Making Justice RealThe Official Blog of the Legal Aid Society of the District of Columbia
Legal Services in Japan: Lighting Up Society With Knowledge of Legal Rights
Legal Aid staffers recently had the pleasure of hosting a delegation from the Japan Legal Support Center (JLSC). The Support Center is made up of over 50 offices across Japan that provide, among other things, free civil legal services, court-appointed defense counsel services, and crime victims’ support services. For areas of the country where it is difficult to receive legal representation due to a lack of lawyers, JLSC will provide legal services at appropriate cost. Interestingly, the Center also goes by the informal name Houterasu which is derived from their wish to “light up society with knowledge of legal rights” and “provide a place where people can relax in sunny comfort, just like reclining on a sunny terrace (terasu).” How inspiring!
The JLSC delegation consisted primarily of members of the Center’s Central Board, including several officers. Also present was a staff attorney from the organization. Legal Aid’s Director of Development Gregg Kelley, Staff Attorney Julia Lee and I met with the delegates and provided an overview of Legal Aid’s mission, governance, structure and substantive practice areas. The delegation expressed specific interest in how Legal Aid is funded and issues related to board governance. In the substantive law arena, the delegation was eager to hear from Julia, one of our attorneys who specializes in representing victims of domestic violence, about the legal protections available to victims of violence. Julia also described her work at the Domestic Violence Intake Center at United Medical Center in SE Washington.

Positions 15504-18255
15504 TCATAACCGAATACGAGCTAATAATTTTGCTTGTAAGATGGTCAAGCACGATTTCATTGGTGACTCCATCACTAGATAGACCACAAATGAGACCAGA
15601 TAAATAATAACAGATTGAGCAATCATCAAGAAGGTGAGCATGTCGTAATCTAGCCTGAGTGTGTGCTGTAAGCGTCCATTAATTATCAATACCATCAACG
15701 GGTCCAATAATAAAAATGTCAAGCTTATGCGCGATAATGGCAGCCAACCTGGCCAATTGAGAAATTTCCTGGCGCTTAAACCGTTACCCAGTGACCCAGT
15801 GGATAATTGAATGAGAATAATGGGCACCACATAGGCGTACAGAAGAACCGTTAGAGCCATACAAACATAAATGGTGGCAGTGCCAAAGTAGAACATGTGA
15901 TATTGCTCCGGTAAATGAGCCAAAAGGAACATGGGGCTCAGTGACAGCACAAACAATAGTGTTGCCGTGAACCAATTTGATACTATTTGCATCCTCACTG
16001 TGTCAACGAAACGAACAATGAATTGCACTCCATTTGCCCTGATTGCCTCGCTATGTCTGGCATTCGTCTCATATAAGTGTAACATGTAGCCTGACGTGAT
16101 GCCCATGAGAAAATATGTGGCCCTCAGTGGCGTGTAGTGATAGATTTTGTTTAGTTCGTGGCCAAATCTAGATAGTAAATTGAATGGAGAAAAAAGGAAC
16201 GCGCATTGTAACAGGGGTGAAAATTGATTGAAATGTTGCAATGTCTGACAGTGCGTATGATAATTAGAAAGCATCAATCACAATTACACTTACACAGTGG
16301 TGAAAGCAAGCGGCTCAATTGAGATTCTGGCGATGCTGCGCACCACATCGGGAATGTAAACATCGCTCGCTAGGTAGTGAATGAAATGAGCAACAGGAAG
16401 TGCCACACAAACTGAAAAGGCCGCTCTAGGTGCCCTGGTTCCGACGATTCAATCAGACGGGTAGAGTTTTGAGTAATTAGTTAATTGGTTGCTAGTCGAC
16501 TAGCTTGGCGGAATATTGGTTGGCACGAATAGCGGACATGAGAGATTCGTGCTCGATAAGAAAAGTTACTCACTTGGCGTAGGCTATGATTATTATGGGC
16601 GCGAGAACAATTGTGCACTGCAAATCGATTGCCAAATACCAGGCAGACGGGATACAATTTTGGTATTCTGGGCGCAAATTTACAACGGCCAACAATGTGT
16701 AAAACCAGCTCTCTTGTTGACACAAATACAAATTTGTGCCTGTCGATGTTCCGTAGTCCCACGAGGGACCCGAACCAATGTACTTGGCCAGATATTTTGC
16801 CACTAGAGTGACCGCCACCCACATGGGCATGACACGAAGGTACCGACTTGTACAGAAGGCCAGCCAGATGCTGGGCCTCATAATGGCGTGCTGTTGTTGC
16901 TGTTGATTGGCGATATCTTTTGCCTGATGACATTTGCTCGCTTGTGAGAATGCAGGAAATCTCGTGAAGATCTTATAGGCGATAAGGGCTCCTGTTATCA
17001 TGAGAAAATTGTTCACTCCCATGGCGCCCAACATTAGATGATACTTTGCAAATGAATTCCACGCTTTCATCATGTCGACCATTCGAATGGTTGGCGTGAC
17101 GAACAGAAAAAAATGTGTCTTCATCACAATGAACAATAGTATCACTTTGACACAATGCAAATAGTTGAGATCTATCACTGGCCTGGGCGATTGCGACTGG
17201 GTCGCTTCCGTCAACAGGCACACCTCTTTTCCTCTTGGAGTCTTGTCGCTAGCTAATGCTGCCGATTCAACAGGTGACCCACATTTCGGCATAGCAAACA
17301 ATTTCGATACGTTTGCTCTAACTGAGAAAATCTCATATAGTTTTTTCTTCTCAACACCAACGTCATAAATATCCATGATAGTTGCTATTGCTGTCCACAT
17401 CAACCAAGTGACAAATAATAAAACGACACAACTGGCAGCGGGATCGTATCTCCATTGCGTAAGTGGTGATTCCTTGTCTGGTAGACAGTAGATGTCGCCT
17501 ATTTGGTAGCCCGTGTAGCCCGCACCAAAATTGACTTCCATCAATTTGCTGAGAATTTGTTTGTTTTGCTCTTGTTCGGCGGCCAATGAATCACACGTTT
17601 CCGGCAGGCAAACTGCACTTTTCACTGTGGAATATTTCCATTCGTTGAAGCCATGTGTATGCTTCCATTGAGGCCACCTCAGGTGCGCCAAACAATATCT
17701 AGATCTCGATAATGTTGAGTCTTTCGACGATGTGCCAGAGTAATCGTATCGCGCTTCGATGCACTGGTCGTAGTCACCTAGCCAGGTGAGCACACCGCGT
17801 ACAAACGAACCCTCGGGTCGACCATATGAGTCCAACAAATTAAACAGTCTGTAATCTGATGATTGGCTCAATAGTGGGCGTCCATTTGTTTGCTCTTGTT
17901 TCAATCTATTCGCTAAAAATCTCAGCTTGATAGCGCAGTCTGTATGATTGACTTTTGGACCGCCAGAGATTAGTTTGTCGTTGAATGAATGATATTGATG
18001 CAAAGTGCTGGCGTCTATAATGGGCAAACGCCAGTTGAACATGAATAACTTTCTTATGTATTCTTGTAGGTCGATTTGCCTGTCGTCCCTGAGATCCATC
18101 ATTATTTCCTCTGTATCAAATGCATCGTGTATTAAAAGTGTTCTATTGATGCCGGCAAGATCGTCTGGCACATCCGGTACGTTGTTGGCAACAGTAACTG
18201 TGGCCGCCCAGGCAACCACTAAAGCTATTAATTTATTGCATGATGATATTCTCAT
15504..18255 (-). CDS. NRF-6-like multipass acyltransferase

When our discussion concluded, the Chairperson of the JLSC Central Board presented us with several gifts to show their appreciation. In return, we presented our very own Legal Aid baseball caps which were a big hit with the delegation as evidenced by the group picture above.
Legal Aid is fortunate to host delegates from other countries several times a year. It is always a learning experience for all involved and a reminder to us that the goal of providing justice for all is not only an American ideal.